by Jonah Rosenblum (@jonahlrosenblum)
The Wildcats finally managed to let their fans breathe a little bit, as Northwestern led for nearly the entire game Saturday en route to a 22-13 win over Boston College.
The Cats (3-0), who were already receiving votes in the Associated Press Top 25 poll following their win over Vanderbilt, surely boosted their stock with their third straight victory over a BCS foe.
That’s not to say that NU made it look easy. The Cats had to settle for five field goals in the first three quarters of Saturday’s game, not reaching the end zone until Mike Trumpy finally burst through the middle for a 27-yard touchdown run with 1:37 remaining.
“We did some good things: season-highs in rushing, passing, we moved the ball extremely well, I don’t think we punted very much,” Northwestern junior quarterback Kain Colter said. “Those are all positives, but at the end of the day, we’ve got to get six points instead of three.”
For the Eagles (1-2), their play in the red zone gave them something to smile about.
“We always do well with our backs against the wall,” Boston College linebacker Kevin Pierre-Louis said. “We know that we can stop teams in the red zone. The next step for our defense is getting them out of the red zone – not letting them get there in the first place.”
Trumpy’s touchdown run capped off an impressive game, in which the junior running back finished with 106 rushing yards on just 16 carries, averaging 6.6 yards per carry. Trumpy was pushed into extended duty after superstar running back Venric Mark suffered a lower back injury.
“He is a tough runner and he proved that,” Pierre-Louis said. “He is a downhill runner that pretty much isn’t going to shake you. He is just going to run downhill and get as many yards as he possibly can.”
While Mike Trumpy scored the Cats’ sole touchdown, Jeff Budzien was NU’s leading scorer on Saturday, tying a school record with five field goals. Following the game, coach Pat Fitzgerald hailed Budzien’s consistency. After making just six field goals last season, Budzien has nailed all eight of his attempts this season, including a 42-yarder and a 41-yarder against the Eagles.
Meanwhile, it was Colter who stood behind center for nearly the entire second half on Saturday, as opposed to sophomore quarterback Trevor Siemian, who has spelled him in previous games. Colter had his best performance of the season against Boston College, completing 16-of-20 for 144 yards. Fitzgerald said that his decision to leave Colter in reflected his commitment to the running game against Boston College.
“We made a decision that we felt like — especially the way the flow of the game was going — that we could control the line of scrimmage,” Fitzgerald said. “We made a full commitment to run the football.”
Colter was one of three Cats’ rushers to finish with 66-plus rushing yards on Saturday.
After the game, Colter was hardly celebrating, however. His mind was still racked by memories of his overthrown pass to Christian Jones. The sophomore wide receiver was open in the back of the end zone, but Colter’s pass was well out of the 6-foot-3 wideout’s reach.
“The one to Christian is kind of eating me up,” Colter said. “Basically, I’m not the tallest guy. I couldn’t really see over the line and I just threw the ball like a little girl.”
NU was nearly made to pay for its red zone failures, when Boston College quarterback Chase Rettig found Johnathan Coleman for a 31-yard touchdown pass to put the Eagles up 10-9. After a first half in which NU dominated both time of possession and the line of scrimmage, it appeared Boston College would enter the locker room with a lead. That’s when Siemian completed three straight passes to set up a 41-yard field goal from Budzien to give the Cats a 12-10 lead heading into halftime. NU would never trail again.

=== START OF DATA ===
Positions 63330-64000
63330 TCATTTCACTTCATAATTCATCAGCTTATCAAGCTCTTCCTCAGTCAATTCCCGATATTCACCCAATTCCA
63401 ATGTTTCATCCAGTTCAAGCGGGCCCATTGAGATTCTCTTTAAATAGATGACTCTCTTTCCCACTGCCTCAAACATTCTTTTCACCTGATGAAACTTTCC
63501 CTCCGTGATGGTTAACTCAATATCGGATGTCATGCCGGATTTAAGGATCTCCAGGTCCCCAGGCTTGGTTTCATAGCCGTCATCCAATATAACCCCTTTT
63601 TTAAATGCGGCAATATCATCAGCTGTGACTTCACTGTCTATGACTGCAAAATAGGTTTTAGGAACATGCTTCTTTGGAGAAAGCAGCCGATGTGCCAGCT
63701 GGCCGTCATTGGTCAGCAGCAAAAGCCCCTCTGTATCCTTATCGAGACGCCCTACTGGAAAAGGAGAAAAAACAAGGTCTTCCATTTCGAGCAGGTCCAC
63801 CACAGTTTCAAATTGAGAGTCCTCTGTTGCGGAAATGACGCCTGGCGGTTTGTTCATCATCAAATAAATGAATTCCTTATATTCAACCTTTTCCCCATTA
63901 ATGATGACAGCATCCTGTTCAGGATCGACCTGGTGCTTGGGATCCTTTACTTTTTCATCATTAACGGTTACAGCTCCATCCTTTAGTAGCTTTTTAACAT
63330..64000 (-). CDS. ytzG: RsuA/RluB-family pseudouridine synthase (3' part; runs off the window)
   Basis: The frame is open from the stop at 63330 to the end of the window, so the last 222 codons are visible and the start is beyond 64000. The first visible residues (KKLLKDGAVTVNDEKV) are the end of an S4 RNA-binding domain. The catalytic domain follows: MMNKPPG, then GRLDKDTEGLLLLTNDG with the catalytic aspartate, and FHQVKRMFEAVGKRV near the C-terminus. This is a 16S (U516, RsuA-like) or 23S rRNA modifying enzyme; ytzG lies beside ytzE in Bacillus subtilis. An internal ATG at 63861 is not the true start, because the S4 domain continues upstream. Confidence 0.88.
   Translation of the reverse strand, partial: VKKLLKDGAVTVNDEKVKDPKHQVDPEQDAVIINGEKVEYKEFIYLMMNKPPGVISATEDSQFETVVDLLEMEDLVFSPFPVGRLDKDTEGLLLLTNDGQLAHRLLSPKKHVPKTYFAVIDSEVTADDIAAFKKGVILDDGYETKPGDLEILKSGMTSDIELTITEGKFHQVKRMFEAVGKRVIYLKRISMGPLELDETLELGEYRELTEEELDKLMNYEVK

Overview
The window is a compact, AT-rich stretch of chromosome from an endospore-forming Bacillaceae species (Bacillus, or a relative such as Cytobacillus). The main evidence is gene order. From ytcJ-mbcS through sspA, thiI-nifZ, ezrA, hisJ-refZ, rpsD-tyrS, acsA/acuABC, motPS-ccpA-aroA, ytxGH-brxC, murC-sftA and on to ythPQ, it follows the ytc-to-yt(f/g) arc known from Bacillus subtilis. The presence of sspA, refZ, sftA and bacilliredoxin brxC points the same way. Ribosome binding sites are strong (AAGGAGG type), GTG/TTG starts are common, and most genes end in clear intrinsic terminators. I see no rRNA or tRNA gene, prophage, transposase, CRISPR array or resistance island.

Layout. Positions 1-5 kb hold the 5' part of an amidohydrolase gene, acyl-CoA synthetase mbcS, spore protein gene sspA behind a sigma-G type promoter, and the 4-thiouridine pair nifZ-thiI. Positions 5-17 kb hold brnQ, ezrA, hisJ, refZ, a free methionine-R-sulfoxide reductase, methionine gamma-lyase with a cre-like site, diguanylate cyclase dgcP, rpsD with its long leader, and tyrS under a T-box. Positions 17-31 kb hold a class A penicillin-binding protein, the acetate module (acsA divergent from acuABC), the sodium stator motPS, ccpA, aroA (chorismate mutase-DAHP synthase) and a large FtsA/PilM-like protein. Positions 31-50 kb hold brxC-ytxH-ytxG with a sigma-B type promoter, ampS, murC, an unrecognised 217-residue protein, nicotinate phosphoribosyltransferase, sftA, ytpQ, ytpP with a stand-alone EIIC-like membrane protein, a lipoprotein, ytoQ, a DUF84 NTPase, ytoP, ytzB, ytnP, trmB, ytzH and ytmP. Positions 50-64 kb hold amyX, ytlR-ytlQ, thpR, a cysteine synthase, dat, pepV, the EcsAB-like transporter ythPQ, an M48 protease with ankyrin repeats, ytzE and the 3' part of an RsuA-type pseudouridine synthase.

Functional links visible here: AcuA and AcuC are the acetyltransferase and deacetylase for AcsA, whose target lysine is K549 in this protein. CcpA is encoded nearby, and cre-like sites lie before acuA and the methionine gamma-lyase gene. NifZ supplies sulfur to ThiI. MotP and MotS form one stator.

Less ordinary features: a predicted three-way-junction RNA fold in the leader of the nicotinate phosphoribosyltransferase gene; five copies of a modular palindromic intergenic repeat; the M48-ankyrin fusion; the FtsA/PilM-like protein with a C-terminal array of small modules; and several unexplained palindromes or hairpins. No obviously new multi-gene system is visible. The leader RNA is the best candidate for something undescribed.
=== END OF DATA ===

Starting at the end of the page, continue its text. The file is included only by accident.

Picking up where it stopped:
While the Cats continually knocked on the door of the end zone, with the Eagles unwilling to let them in, NU’s defense managed to maintain the team’s lead for the majority of the afternoon. The Cats were able to exert heavy pressure on Rettig. Although they only brought Boston College’s junior quarterback down once, Rettig was frequently forced to roll out of the pocket, completing just 24-of-44 for 291 yards. On one instance, reigning Big Ten Defensive Player of the Year Chi Chi Ariguzo flew at Rettig, missing the sack, but forcing Rettig into a hasty wobbling throw intended for Alex Amidon.
NU’s defense was even better on the ground, holding Boston College to just 25 rushing yards on 21 carries. Continual Eagles’ efforts to pave their way up the middle were met with sharp resistance from the Wildcats, who frequently had two or three defenders laying heavy hits on the ballcarrier as soon as he crossed the line of scrimmage. NU’s rush defense, which surrendered a conference-worst 27 rushing touchdowns last season, has held its opponents to just 240 rushing yards this season, an average of 80 rushing yards per game.
“We take a lot of pride in it,” Ariguzo said. “We just take a lot of pride in shutting down the other offense, just keeping our team in the game, doing what we can to keep our team in the game and just keep building momentum to help the offense out. We take a lot of pride in that.”
On the other hand, NU’s offensive line seemed to pave holes for whoever was running the ball. The Cats finished with 293 rushing yards on Saturday, with Trumpy leading the pack with 106 rushing yards, and Mark and Colter not far behind with 77 and 66, respectively.
The Cats’ hurry-up offense was particularly effective Saturday in that it tired out the Eagles’ defense. Pierre-Louis admitted afterwards that “we’re tired, some of us.” For NU’s offensive line, its ability to keep up with its skill players was both impressive and necessary.
“The line just battled their butts off,” Colter said. “Those guys are, in my opinion, the best-conditioned line in college football.”